Of "Moice" and Men: The Evolution of Male-led Sound Change

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Some of the most prominent findings regarding the documentation of linguistic change and how social and linguistic factors affect change as it moves through a community have come from the project on Linguistic Change and Variation in Philadelphia (LCV) conducted in the 1970’s, and the analysis of these data (Labov 1994, 2001). This dissertation is a re-study of the Philadelphia speech community, focusing on the effects of sex on language change. The male-led change of the centralization of the nucleus of /ay/ before voiceless consonants (ay0) was selected as the focus of this dissertation. In addition to this variable, this dissertation investigates (aw) and (eyC) through a real time study using the methodology adopted by the LCV. A representative set of vowel tokens were measured and normalized for each subject, and these data were used in multiple regression analyses to identify changes in progress and possible social factors affecting the changes. In order to explore gender further, a 3-part Gender Index was created using sex, sexual orientation and childhood/adolescent socialization experiences. All three variables are still involved in change in apparent time, which is supported by real time analyses. The raising of (ay0) no longer shows a significant sex difference or social stratification. (aw) shows a reversal of the direction of the change in F2 as posited by the LCV, and the real time data confirm this analysis. (eyC) shows change in vowel height, rather than change in F2 as identified in the LCV data. Like (ay0), (eyC) does not show sex differentiation. While the Gender Index does not show significant effects predicting vowel production for any of these variables, sexual orientation does: lesbian women are leading the changes of (aw) and (eyC), while gay men show some resistance to these changes. A matched guise test shows that Philadelphians evaluate the linguistic behavior of women and men on different scales with respect to (ay0). This dissertation shows that language change can exist without sex differentiation, and that sexual orientation is a significant social factor in language change.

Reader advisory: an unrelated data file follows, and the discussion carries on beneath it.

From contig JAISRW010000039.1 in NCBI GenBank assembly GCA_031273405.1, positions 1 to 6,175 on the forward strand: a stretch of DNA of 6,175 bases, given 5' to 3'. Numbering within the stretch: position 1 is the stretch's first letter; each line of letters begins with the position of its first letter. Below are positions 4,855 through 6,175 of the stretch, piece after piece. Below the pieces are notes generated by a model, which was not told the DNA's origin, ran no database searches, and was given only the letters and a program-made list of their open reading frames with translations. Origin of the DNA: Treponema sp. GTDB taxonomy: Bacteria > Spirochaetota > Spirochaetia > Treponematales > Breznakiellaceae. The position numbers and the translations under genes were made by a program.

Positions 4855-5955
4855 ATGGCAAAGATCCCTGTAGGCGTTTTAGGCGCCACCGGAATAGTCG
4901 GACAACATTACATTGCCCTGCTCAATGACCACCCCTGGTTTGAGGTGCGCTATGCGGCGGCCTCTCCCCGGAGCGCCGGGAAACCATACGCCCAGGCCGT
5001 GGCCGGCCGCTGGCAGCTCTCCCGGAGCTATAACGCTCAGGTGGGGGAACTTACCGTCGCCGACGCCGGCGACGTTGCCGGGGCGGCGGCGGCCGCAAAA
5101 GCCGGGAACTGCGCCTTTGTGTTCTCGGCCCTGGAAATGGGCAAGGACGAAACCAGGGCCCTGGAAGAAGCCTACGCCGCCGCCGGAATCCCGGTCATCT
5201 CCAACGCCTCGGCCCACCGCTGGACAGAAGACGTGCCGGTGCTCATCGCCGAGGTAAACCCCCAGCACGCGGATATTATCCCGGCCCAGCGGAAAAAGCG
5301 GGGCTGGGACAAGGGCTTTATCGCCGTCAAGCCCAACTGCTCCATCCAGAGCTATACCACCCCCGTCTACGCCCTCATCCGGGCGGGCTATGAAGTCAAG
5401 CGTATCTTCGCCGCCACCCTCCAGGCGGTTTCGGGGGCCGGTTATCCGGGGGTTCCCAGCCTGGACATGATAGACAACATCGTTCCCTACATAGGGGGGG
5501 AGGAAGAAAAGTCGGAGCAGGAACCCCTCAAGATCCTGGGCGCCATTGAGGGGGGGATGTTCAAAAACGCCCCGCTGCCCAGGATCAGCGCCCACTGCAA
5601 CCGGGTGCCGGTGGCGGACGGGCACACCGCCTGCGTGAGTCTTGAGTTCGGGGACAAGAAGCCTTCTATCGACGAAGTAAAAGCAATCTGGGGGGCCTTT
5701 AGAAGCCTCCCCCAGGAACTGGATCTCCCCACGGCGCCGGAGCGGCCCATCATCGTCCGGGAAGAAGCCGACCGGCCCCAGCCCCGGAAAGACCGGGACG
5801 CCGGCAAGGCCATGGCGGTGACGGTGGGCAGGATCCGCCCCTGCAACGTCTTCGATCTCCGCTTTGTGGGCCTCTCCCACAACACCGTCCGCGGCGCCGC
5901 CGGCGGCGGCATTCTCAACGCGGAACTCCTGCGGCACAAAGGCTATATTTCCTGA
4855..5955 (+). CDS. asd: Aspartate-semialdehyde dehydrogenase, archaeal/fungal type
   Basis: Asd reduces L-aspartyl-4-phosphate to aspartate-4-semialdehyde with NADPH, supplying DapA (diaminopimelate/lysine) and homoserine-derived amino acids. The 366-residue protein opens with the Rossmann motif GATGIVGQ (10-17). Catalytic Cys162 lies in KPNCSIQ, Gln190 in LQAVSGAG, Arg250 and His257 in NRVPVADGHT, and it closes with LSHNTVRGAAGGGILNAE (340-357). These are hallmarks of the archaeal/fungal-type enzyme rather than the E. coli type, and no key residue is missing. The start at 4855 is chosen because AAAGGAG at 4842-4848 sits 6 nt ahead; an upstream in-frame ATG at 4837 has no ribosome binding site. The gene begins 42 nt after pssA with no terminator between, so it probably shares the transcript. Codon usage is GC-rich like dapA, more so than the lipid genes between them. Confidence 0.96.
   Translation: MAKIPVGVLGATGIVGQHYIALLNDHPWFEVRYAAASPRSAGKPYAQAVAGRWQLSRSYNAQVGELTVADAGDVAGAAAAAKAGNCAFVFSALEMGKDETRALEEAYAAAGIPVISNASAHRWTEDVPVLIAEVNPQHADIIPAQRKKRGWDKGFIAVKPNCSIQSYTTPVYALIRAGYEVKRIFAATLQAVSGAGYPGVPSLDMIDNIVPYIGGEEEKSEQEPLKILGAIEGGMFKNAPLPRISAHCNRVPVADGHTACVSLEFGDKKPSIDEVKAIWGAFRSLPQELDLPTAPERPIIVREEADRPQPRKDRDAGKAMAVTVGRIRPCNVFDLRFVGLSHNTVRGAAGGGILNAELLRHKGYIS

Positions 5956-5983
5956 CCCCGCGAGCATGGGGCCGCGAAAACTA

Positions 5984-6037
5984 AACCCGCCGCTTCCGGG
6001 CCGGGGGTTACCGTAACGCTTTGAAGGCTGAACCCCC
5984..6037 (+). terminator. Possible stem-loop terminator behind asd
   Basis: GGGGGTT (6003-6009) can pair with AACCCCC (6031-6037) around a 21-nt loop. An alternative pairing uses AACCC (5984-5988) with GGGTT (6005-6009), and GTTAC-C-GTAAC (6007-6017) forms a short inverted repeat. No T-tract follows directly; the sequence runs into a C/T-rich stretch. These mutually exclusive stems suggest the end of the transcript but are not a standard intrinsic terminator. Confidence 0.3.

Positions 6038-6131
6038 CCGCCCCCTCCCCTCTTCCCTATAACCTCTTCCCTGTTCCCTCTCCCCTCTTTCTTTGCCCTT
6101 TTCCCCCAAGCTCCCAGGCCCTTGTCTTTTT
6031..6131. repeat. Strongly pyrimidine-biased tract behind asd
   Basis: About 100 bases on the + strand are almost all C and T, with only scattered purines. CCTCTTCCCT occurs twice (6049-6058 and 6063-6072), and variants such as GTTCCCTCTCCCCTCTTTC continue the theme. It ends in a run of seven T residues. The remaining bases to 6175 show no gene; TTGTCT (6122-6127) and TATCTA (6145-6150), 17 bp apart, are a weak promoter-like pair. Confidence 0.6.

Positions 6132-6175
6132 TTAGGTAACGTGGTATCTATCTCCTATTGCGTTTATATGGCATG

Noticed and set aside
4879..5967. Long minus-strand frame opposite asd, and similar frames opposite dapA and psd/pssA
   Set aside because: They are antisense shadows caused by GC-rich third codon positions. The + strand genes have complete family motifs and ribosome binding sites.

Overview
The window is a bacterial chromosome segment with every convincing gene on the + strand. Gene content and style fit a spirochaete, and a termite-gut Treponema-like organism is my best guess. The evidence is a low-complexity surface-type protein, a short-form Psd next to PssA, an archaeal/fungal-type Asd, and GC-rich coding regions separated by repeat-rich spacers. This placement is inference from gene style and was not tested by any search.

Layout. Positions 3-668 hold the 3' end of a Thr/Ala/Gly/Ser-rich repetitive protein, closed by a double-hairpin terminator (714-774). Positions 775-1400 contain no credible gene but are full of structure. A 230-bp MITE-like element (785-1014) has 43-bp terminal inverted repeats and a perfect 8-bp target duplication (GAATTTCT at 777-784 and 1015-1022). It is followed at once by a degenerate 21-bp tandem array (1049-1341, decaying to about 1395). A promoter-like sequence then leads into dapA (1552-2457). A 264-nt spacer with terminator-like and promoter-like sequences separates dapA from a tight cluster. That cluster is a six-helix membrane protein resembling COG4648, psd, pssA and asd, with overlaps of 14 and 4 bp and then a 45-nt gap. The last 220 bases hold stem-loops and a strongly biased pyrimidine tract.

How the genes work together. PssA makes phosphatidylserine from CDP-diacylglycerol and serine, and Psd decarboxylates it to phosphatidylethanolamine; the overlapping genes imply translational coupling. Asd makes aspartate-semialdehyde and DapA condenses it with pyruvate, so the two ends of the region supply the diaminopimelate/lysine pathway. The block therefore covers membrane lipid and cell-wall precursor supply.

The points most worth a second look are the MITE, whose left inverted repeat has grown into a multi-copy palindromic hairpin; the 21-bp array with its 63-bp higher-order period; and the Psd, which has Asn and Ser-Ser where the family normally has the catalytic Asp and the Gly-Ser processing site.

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University of Pennyslvania Institute for Research in Cognitive Science Technical Report No. IRCS-05-02
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